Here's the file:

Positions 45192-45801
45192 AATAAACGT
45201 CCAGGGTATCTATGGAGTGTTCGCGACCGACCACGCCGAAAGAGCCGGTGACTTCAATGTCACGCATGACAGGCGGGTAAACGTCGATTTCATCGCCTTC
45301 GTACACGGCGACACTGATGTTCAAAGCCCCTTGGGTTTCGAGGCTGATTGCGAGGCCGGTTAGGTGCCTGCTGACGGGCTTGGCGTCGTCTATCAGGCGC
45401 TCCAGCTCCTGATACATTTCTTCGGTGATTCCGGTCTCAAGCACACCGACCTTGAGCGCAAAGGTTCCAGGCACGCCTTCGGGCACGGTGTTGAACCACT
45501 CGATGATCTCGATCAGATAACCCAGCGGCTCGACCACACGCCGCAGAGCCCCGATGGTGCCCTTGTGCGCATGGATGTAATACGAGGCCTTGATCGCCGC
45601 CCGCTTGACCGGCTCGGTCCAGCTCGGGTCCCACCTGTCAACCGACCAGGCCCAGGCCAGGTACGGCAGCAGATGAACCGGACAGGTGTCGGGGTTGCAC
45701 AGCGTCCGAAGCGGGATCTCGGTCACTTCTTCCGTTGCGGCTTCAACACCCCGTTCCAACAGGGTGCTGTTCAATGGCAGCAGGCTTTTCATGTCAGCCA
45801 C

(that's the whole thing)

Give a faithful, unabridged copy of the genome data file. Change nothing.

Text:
Positions 45192-45801
45192 AATAAACGT
45201 CCAGGGTATCTATGGAGTGTTCGCGACCGACCACGCCGAAAGAGCCGGTGACTTCAATGTCACGCATGACAGGCGGGTAAACGTCGATTTCATCGCCTTC
45301 GTACACGGCGACACTGATGTTCAAAGCCCCTTGGGTTTCGAGGCTGATTGCGAGGCCGGTTAGGTGCCTGCTGACGGGCTTGGCGTCGTCTATCAGGCGC
45401 TCCAGCTCCTGATACATTTCTTCGGTGATTCCGGTCTCAAGCACACCGACCTTGAGCGCAAAGGTTCCAGGCACGCCTTCGGGCACGGTGTTGAACCACT
45501 CGATGATCTCGATCAGATAACCCAGCGGCTCGACCACACGCCGCAGAGCCCCGATGGTGCCCTTGTGCGCATGGATGTAATACGAGGCCTTGATCGCCGC
45601 CCGCTTGACCGGCTCGGTCCAGCTCGGGTCCCACCTGTCAACCGACCAGGCCCAGGCCAGGTACGGCAGCAGATGAACCGGACAGGTGTCGGGGTTGCAC
45701 AGCGTCCGAAGCGGGATCTCGGTCACTTCTTCCGTTGCGGCTTCAACACCCCGTTCCAACAGGGTGCTGTTCAATGGCAGCAGGCTTTTCATGTCAGCCA
45801 C